It really bothers me when people who should know better call MARTA, BART and the DC METRO light rail. It's not. It's called heavy rail or Metro. They just happen to be new systems that weren't legacy like New York's subway, The El in Chicago or Boston and Philadelphia's subways. Philip Langdon, who edits New Urban News, writes a good article about the effectiveness of the Washington Metro in spurring development and how its changed the city. It has done a wonderful job and carries a ton of people, 900,000 a day per the NTD.
Now I could be wrong and the folks at the Hartford Courant could have added the title because no where in the article does it say light rail. But when journalists try to talk about these issues, it almost makes me not want to read the rest of the article if they make this mistake. Because if they make this basic mistake, how can I trust the rest of their reporting?
I can understand the confusion over the definition of light rail since its a pretty nebulous umbrella that includes streetcars, trolleys, street running, diesel multiple units as the case of the River Line in New Jersey. But there are a limited number of heavy rail systems in the United States, and they operate in a completely different fashion, all operate using a third rail and they all never have an auto crossing. UPDATE: From the comments, there are places such as Cleveland that run under overhead wires and places that might have legacy auto-crossings but it's not the norm.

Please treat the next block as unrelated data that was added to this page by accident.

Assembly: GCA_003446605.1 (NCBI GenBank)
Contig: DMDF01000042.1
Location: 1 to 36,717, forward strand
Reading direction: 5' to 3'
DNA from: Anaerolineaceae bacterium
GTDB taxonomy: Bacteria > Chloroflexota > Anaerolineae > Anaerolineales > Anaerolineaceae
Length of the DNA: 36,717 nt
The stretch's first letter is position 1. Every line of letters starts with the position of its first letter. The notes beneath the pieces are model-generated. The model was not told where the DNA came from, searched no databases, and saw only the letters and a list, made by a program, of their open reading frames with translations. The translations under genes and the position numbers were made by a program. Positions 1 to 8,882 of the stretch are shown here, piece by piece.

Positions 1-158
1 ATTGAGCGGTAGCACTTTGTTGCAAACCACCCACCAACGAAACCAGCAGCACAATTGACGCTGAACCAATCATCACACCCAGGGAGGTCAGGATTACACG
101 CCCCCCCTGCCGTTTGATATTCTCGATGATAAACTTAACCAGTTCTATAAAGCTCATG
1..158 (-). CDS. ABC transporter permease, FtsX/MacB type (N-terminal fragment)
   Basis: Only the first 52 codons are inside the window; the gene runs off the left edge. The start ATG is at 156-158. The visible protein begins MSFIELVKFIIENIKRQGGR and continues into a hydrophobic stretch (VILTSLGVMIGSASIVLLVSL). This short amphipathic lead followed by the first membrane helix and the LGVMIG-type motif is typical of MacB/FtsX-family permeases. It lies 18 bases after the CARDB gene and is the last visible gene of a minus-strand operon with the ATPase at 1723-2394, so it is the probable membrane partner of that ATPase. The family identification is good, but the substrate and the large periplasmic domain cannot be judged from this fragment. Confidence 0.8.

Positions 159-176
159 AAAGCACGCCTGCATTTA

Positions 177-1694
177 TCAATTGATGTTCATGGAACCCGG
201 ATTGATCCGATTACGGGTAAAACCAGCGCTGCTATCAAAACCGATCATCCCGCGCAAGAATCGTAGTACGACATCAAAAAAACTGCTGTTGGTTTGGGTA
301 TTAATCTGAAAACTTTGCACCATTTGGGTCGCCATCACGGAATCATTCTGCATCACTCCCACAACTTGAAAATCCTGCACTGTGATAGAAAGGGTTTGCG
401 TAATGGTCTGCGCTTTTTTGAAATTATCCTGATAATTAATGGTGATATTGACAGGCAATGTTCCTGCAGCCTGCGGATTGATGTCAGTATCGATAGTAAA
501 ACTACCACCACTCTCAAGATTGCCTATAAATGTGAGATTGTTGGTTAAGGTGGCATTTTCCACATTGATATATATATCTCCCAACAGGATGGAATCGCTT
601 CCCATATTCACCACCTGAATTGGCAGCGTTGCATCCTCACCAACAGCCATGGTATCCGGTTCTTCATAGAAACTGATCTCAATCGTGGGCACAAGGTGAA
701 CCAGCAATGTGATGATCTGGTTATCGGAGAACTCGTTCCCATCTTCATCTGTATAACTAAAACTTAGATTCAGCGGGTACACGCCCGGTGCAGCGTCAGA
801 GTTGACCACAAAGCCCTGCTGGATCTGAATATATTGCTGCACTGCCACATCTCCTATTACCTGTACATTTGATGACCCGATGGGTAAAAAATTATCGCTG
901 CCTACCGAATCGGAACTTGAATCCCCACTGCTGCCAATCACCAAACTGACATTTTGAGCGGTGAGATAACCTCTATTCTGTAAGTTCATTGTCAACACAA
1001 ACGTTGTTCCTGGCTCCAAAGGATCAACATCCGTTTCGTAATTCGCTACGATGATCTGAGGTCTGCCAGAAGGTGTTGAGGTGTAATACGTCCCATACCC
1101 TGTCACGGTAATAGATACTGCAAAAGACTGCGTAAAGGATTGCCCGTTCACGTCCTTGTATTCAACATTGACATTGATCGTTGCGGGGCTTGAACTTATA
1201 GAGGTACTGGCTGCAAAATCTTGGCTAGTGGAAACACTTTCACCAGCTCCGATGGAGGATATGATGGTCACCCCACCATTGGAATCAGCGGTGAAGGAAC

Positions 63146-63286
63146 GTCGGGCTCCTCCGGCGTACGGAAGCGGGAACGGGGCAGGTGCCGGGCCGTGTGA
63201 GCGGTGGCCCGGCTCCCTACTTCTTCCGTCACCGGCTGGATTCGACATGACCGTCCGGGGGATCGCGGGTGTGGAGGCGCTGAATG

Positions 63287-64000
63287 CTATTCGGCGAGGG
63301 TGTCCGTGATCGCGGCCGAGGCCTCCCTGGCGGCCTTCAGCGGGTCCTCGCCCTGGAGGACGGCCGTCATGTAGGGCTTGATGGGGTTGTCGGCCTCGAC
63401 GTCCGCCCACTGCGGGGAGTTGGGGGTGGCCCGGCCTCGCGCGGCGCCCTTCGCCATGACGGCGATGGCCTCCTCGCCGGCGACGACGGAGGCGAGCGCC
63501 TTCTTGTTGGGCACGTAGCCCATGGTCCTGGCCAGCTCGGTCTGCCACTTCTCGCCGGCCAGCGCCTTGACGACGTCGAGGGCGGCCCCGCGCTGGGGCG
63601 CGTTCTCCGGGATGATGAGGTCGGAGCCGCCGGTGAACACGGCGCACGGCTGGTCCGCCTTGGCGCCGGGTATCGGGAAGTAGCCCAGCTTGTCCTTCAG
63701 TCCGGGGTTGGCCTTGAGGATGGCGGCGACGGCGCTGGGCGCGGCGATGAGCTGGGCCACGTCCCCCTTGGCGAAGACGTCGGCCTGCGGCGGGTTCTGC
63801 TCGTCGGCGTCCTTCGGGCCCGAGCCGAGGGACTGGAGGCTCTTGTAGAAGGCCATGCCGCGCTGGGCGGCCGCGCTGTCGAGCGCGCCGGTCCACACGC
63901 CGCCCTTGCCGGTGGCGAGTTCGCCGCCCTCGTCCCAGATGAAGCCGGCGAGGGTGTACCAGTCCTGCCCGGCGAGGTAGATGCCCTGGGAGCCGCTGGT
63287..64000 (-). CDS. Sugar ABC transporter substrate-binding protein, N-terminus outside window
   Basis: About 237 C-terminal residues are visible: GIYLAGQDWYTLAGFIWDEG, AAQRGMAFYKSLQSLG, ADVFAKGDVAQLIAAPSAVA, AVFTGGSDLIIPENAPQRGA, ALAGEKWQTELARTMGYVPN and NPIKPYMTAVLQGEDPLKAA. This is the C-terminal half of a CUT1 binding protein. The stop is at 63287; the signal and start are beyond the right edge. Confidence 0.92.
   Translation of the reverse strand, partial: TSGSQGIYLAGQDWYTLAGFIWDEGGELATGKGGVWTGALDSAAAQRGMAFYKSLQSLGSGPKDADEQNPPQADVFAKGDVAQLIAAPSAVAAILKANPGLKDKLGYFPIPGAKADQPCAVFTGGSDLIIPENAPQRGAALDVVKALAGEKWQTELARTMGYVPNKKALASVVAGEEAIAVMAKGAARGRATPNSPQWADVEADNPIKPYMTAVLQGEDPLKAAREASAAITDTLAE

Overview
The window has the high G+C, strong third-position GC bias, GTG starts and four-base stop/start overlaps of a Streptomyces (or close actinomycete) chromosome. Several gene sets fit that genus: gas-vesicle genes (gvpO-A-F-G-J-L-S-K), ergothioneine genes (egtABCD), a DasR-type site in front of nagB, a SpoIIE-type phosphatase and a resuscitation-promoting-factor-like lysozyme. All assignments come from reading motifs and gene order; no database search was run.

But the problem is that I hear people call BART light rail all the time? Where does this come from? To me this makes clear the loss of knowledge or missing knowledge that permeates the United States. We can tell the difference between a compact car and a hummer, so why can't we figure out the difference between light rail and heavy rail? Am I off base here? [Rant off]